Queen Rania inaugurates Doctors without Borders' first photo exhibition in Jordan

March 03, 2010

(Office of Her Majesty Queen Rania Al Abdullah- Amman) Her Majesty Queen Rania Al Abdullah lauded the efforts of the Doctors without Borders/ Médecins Sans Frontières (MSF) while inaugurating its first photo exhibition at the King Hussein Cultural Center in Amman.

Queen Rania, accompanied by Christophe Foutrnier, President of MSF International, Olivier Mazoue, Head of French Mission, Colin Mc Ilreavy, Head of the Dutch Mission, toured different sections of the exhibition, including the nutrition and surgical tent, the physiotherapy and psychological corners, as well as an exhibit featuring the work of MSF in Haiti.

Starting her tour, Her Majesty watched a short film that showcased the kind of assistance provided by MSF in a number of countries around the world, such as rehabilitating hospitals and dispensaries, conducting vaccination programs, implementing water and sanitation projects, and providing training for local personnel.

Queen Rania, who is UNICEF’s first Eminent Advocate for Children, spoke with some staff members, doctors, and volunteers, who briefed her about their work to ease the suffering of people caught in crises.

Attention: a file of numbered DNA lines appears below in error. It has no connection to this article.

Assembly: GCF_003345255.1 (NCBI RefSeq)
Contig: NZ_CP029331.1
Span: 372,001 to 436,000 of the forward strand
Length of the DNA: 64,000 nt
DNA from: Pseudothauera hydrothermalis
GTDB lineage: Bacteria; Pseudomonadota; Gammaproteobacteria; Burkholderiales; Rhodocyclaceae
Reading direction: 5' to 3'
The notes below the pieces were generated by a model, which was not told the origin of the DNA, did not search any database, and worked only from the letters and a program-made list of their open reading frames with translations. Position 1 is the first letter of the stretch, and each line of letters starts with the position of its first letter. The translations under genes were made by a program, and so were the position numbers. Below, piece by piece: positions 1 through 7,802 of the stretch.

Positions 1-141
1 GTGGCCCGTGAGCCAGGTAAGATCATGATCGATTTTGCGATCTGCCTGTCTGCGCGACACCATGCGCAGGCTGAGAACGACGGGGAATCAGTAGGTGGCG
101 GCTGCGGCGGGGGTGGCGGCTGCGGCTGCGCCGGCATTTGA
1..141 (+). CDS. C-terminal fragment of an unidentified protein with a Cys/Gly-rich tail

Her Majesty also spoke with the President of MSF International who noted that since 2003, the organization has offered medical treatment for about 900 injured Iraqis in Amman. He also briefed Queen Rania about the organization's rescue efforts in Gaza and Haiti.

The two-day exhibition at the King Hussein Center, will be followed by two other exhibitions in Mecca Mall and Jordan University of Science and Technology, as a part of MSF's efforts to raise awareness in the Arab World about their work. Also, the exhibit is scheduled to tour other countries throughout the region.

Created by doctors and journalists in France in 1971, Doctors Without Borders/Médecins Sans Frontières (MSF) is an international humanitarian aid organization that provides emergency medical assistance to populations in danger in more than 70 countries.